http-runner

A simple HTTP-based remote job runner.

http-runner

A simple HTTP-based remote job runner using Node.js.

http-runner allows you to remotely create shell jobs using a small HTTP JSON API. Basically, you send an HTTP POST with a JSON object containing a command and an arguments string and it will spawn a process.

stdout and stderr output, the process exit code and any error message will be captured and returned.

This package allows you to execute long-running processes (e.g. transcoding, archival tasks, etc.) asynchronously and be notified when a job is done. Also, it allows you to trigger jobs on separate machines on your network to spread load.


Request: POST /

Parameters (HTTP POST data, should be valid JSON object):

{
    "command": "curl",
    "args":"--progress-bar https://raw.github.com/tieleman/http-runner/master/LICENSE",
    "callback":"http://my.callback.io:8080/"
}

callback is an optional argument. It is a HTTP endpoint that should be notified when the job completes. The job and any error status will be POSTed to this endpoint. This will silently fail if the callback is not available (i.e. http-runner doesn't care whether the other end is available or not).

Responses:

  • 202 Accepted - Job accepted
  • 400 Bad Request - Invalid request (format)

Request: GET /:id

Responses:

  • 200 OK - Returns status of job
  • 404 Not Found - Job not found

http-runner is of course an easy way to have anyone compromise your system. Don't run this public on the internet. It will kill your dog, eat your dinner, break your porselain collection and sell the nuclear launch codes to evil dictators.

Don't ever run this as root, run it as an unprivileged user, and even then, use extreme caution (don't say I didn't warn you).

If at all possible use a small whitelist (and don't put sudo in your whitelist).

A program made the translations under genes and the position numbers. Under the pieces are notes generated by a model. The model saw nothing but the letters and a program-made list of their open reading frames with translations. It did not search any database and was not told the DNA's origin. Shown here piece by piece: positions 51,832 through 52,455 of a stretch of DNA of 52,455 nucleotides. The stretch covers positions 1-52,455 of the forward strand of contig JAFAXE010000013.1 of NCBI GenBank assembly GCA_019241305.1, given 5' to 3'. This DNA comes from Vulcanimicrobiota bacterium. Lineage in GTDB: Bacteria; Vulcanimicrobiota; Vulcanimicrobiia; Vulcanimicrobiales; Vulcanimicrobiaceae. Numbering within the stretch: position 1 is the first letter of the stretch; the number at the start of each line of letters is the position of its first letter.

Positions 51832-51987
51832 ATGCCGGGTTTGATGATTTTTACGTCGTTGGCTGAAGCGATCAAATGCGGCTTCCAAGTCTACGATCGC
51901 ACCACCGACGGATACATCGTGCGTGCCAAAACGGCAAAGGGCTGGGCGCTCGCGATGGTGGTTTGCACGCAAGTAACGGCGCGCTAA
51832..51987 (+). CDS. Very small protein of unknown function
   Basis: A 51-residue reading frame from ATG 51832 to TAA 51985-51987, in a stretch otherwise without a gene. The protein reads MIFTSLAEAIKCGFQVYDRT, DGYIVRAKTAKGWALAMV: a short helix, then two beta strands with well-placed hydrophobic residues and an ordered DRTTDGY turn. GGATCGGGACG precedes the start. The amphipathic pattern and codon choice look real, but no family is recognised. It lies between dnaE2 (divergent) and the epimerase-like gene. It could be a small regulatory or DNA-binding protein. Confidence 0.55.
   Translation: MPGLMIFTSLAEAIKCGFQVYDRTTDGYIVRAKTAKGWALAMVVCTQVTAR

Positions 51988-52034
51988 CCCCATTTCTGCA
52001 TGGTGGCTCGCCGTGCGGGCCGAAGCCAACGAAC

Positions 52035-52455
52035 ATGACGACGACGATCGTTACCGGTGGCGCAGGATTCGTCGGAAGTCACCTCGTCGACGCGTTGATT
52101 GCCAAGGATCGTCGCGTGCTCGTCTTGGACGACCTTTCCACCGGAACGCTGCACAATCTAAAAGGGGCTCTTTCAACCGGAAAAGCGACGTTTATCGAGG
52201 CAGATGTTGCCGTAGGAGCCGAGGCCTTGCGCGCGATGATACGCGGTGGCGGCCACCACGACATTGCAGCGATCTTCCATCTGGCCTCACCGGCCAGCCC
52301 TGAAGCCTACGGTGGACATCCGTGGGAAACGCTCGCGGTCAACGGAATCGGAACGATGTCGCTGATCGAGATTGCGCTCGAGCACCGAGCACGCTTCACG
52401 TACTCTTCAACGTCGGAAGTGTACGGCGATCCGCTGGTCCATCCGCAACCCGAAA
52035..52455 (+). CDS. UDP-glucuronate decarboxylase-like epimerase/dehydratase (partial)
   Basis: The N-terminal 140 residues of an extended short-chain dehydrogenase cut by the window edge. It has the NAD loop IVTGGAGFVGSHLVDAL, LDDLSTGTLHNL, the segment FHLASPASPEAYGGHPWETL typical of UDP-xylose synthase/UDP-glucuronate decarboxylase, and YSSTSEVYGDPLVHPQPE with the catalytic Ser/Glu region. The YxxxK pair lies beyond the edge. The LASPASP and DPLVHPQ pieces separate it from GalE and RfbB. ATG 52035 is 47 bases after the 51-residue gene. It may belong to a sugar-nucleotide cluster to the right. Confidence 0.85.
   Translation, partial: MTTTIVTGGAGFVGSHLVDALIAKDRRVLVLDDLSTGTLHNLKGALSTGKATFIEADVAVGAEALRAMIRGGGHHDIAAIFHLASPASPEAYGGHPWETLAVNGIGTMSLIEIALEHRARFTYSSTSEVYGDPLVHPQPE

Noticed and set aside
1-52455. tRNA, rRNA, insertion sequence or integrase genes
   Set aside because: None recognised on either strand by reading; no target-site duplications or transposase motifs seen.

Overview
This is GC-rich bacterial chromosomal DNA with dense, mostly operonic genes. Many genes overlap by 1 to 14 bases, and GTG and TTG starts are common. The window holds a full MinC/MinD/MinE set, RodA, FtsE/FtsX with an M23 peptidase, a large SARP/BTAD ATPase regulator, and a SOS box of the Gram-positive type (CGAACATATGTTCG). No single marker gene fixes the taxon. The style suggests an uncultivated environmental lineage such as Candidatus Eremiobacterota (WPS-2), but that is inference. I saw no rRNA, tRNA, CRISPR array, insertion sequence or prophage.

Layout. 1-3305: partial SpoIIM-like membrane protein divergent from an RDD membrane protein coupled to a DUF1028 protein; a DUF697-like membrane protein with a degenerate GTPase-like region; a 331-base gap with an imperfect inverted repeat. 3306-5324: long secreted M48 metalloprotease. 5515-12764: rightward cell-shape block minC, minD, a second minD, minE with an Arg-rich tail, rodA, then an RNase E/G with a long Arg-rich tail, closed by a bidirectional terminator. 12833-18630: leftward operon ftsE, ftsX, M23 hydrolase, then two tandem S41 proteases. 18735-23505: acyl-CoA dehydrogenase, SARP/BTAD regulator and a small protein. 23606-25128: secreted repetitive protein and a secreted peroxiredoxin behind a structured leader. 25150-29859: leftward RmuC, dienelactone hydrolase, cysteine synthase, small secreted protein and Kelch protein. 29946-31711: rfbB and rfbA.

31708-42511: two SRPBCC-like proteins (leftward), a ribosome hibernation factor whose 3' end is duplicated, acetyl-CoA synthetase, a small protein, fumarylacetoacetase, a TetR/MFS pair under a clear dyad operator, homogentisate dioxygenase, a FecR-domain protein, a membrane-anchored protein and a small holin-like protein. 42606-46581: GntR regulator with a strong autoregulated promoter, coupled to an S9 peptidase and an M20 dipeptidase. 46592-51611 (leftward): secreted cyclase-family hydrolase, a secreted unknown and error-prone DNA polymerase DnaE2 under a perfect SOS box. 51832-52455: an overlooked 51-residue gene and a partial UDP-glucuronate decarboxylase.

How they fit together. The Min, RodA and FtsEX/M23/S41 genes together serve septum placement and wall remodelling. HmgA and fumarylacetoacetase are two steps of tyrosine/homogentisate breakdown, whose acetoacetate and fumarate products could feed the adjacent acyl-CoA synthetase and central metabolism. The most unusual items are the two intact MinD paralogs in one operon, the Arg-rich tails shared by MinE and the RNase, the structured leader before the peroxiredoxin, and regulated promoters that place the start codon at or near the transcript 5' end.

• Clone the source from Github (or install from npm using npm install http-runner).
  • Run npm install from the source directory to install dependencies if cloned from Github (not necessary when installed using npm).
  • Run bin/http-runner, this will start the server on port 9000, listening on the loopback interface only (so no remote connections can be made unless you explicitly allow it).

The CLI supports the following options:

-p $PORT: run server on specified TCP port (default 9000)
-i $INTERFACE: accept connections on the specified interface (default 127.0.0.1)
-w $WHITELIST: only allow specific commands (comma-separated, default all commands)
-n $MAX_JOB_COUNT: maximum number of jobs to keep in memory (default 100)

Creating a job:

# curl -XPOST -d'{"command":"echo", "args":"foo"}' http://localhost:9000
{"stderr":"","stdout":"","id":"9c2ec44b891317c272c0e20d1e46629a83ebf905","code":null,"command":"echo","arguments":["foo"]}

Getting the status of a job:

# curl http://localhost:9000/9c2ec44b891317c272c0e20d1e46629a83ebf905
{"stderr":"","stdout":"foo\n","id":"9c2ec44b891317c272c0e20d1e46629a83ebf905","code":0,"command":"echo","arguments":["foo"],"err":null}

Note that after the job has completed the exit code has been set (in this case to 0). Also, if any errors occurred during the spawning of the job (e.g. Node can't spawn for whatever reason) this will be visible in the err property.

Starting http-runner with CLI options (port 8080, whitelist of two commands: ffmpeg and rake):

# http-runner -p 8080 -w /usr/local/bin/ffmpeg,/usr/local/bin/rake

Note that the comma-separated list should not contain spaces (not fully tested) and jobs should match the commands listed here exactly.

The -n option allows specifying the maximum number of jobs to keep in memory. Creating a job after the maximum has been reached will result in the purging of the oldest jobs from memory, to prevent memory overflow issues.